French union activists disrupted two of the country’s eight oil refineries Friday as part of nationwide strikes against a higher retirement age that have lasted for 23 days, the longest such walkout in France in decades.
The current action, at more than three weeks, is now longer than a 1995 transport workers strike that looms large in the nation’s modern history. The strike under Jacques Chirac’s presidency also was over pension reform and ended after 22 days w hen the government backed down.
This time, President Emmanuel Macron appears determined to push through the retirement overhaul and raise the official pension eligibility age to 64. But the government is holding negotiations with unions and offering compromise measures to airline pilots, forensic police and other groups.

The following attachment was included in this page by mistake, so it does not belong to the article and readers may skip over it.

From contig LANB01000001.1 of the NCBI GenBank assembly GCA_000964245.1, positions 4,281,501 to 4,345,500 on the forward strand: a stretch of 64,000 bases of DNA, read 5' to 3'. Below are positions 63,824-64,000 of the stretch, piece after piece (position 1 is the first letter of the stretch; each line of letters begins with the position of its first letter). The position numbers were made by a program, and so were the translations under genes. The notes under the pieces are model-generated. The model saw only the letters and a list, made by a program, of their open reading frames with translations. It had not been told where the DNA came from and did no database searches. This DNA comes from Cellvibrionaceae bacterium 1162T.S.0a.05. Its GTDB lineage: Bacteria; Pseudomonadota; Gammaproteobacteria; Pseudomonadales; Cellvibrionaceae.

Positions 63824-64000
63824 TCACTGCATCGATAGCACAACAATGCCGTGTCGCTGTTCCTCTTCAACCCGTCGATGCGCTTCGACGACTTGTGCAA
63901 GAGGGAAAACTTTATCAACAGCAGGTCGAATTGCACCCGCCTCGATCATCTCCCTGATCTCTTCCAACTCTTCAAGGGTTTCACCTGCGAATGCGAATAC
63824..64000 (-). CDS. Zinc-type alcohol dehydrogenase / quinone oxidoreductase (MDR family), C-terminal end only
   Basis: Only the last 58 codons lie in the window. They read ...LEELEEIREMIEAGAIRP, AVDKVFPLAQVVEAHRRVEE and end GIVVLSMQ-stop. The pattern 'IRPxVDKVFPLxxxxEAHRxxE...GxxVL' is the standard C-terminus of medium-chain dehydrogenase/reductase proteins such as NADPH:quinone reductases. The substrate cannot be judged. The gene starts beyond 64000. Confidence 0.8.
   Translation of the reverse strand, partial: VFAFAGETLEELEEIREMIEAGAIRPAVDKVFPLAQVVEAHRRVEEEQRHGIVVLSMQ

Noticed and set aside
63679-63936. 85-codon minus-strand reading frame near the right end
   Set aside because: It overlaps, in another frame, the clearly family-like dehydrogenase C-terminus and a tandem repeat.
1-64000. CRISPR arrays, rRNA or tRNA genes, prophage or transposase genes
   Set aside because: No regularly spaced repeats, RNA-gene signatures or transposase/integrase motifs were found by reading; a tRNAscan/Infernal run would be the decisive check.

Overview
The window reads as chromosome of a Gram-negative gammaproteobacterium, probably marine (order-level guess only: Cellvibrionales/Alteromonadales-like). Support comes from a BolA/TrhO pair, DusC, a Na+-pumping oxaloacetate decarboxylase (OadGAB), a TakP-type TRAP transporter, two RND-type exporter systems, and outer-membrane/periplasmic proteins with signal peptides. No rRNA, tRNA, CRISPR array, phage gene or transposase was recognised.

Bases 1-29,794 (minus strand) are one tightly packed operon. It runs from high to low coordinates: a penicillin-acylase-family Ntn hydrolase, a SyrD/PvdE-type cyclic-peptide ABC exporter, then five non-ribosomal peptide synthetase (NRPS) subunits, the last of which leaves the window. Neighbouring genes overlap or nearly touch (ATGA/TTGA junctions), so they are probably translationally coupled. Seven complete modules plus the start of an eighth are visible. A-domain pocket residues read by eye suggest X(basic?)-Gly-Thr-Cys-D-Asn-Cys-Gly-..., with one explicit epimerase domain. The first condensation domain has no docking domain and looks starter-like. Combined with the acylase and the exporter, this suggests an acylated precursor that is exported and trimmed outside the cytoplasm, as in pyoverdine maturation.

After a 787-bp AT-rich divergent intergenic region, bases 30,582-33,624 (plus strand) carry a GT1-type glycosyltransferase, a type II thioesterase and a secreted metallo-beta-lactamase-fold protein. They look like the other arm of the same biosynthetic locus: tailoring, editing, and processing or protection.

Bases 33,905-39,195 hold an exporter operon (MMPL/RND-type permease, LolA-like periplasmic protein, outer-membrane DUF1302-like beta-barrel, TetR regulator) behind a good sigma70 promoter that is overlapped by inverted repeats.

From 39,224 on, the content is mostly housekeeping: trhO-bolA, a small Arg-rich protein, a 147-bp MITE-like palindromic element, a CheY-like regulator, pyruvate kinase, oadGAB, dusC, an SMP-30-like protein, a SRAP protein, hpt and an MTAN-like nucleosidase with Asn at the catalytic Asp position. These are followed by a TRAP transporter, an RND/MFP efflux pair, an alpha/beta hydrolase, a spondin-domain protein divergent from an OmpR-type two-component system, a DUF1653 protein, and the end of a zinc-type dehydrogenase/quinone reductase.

The most determined unions are keeping up the pressure. Protests caused disruptions at oil refineries Friday in a region southeast of Paris and in the region that includes the major Mediterranean port of Marseille.
France’s interior minister insisted the disruptions would not cause gasoline shortages and urged drivers not to resort to panic buying.
The strike halted about half of the country’s high-speed trains on Friday, while tourists and Parisians squeezed into scarcer-than-usual buses and subway trains.
Unions called this year’s strike Dec. 5 against a pension reform plan they see as threatening the French welfare state. Macron argues the changes would make the pension system more fair and keep it out of debt.